The U.S. is likely to formally label Syrian fighters with the Al Nusra Front a ‘terrorist’ organisation, and effectively set back any possible victory over Bashar Al-Assad.Unless, of course, the West intervenes directly.
The organisation represents 7.5 to 9 per cent of Syria’s rebel force, approximately 10,000 fighters, but more than that they represent a growing trend of radicalization in the ranks of Syria’s rebels.
The New York Times sums it up best:
But greater attention has been focused on al Qaeda involvement in the uprising since mid-July, when fighters professing allegiance to the terrorist organisation appeared during the opposition takeover of the Bab al-Hawa border crossing with Turkey. In one video, five fighters declared their intention to create an Islamic state. (Mainline Qaeda ideology calls for a Pan-Islamic caliphate.)
The intent of the U.S. is ostensibly to replace Assad, who actively siphons weapons and support to Hezbollah in Lebanon, with a better option.
The longer the civil war goes on though, the more likely Assad’s eventual replacement will be a group of Jihadis, and so the less likely they are to support the will of the west.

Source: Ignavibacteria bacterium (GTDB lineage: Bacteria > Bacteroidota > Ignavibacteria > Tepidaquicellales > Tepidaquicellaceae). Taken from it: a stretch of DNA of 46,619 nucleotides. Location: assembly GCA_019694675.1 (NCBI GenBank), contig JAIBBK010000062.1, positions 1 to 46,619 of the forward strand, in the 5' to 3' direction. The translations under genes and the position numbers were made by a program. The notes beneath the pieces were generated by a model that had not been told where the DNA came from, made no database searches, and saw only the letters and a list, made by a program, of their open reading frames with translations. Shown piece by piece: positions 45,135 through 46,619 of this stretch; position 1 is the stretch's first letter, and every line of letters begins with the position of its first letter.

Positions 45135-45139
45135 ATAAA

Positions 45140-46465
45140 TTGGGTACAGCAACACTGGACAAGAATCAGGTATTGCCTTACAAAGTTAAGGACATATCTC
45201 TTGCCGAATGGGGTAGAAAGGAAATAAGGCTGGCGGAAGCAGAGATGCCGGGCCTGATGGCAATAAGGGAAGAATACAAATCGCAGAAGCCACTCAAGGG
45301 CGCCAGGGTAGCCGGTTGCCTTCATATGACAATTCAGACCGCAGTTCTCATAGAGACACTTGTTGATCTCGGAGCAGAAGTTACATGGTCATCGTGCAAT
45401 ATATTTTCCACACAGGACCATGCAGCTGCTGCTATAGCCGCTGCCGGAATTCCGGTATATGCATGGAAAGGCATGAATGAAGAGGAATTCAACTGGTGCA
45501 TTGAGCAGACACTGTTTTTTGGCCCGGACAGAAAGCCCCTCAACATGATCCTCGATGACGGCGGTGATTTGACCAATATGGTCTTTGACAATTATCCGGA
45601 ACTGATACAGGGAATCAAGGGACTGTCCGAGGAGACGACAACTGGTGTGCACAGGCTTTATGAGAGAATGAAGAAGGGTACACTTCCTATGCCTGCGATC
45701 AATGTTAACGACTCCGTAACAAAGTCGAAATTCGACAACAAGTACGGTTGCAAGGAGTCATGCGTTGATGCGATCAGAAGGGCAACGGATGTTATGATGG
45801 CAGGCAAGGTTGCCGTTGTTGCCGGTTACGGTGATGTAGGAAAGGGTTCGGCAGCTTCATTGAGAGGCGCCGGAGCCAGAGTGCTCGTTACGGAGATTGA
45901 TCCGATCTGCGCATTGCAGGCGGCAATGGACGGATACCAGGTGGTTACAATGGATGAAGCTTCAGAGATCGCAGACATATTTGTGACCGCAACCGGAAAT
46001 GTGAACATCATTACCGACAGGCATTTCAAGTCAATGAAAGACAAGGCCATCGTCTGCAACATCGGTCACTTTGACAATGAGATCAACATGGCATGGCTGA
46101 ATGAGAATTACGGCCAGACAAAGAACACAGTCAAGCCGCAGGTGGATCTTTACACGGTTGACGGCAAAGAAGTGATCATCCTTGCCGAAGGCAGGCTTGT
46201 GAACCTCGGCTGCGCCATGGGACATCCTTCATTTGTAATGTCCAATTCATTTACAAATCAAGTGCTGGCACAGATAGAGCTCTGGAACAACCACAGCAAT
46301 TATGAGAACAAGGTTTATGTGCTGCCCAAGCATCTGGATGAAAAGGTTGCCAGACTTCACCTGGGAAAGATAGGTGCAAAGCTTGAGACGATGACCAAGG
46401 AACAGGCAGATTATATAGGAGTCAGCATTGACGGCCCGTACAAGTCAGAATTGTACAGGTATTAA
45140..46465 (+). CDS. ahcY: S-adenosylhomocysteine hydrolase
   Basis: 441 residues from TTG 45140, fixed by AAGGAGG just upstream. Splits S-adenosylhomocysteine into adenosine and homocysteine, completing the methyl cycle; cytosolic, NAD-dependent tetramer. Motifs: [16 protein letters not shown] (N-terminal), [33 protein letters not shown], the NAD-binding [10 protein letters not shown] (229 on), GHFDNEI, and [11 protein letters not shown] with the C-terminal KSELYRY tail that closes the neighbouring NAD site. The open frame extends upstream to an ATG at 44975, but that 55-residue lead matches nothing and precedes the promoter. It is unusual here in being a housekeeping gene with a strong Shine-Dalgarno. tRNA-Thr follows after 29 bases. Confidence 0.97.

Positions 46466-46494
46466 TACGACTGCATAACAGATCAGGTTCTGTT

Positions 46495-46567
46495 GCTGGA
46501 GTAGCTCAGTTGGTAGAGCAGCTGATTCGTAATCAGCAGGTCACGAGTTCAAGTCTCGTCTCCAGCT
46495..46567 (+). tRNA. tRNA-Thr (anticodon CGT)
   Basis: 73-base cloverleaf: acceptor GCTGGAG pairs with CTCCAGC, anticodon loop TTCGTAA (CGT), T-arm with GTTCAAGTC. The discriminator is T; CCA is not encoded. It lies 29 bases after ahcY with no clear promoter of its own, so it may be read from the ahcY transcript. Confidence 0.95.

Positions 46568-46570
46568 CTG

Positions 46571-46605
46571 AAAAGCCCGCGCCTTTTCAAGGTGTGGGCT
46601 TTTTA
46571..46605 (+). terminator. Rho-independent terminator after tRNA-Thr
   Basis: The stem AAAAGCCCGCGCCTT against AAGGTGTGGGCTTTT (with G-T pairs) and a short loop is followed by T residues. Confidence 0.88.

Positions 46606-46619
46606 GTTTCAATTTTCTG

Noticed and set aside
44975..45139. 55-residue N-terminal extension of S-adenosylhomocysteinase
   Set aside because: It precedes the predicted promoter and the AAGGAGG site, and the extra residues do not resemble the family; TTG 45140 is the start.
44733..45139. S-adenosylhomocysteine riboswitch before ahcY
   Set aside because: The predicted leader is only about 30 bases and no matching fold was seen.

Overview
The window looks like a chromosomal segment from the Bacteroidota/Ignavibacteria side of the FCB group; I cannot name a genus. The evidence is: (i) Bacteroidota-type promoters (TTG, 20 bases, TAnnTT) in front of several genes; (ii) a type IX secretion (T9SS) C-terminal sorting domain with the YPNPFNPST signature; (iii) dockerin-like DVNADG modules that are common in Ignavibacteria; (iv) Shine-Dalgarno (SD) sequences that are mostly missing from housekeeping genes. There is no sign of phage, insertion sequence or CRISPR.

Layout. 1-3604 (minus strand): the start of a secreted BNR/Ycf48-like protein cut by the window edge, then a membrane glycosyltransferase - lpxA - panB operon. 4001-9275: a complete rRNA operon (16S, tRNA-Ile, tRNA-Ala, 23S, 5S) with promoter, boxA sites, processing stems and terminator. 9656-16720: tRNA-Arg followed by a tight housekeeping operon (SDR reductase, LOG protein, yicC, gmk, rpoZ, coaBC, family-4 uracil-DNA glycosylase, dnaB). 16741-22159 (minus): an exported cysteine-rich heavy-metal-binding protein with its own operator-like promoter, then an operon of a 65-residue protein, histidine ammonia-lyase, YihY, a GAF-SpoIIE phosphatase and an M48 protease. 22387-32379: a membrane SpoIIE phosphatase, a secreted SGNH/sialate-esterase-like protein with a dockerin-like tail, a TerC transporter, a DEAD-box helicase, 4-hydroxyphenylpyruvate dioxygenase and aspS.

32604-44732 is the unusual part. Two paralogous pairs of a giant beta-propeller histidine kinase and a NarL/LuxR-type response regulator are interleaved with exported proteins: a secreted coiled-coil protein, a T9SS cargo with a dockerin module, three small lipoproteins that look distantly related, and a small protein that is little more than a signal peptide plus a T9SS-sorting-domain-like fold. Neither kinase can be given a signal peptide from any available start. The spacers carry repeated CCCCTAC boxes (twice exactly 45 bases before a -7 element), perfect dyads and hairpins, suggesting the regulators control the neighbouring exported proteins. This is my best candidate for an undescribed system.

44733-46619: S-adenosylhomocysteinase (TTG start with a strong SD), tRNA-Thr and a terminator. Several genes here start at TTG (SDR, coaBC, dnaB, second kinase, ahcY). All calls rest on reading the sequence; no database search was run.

The label of “terrorist organisation” also represents a significant problem both legally and logistically. Ronald Reagan had to famously remove Iraq from the terrorist state list in order to give them aid in their fight against Iran.
The rebels are a fractious group though, and figuring out what weapons will end up in whose hands will prove entirely too difficult. The U.S. has a long history of arming the wrong people. It also has a recent history of doing as much.
labelling Nusra as ‘terrorists’ is indicative of two developing courses of action: a dwindling of weapons coming from the U.S., and direct intervention from the West.
One way or another, the West’s foreign policy degrades with every day Assad keeps a grip on Damascus.
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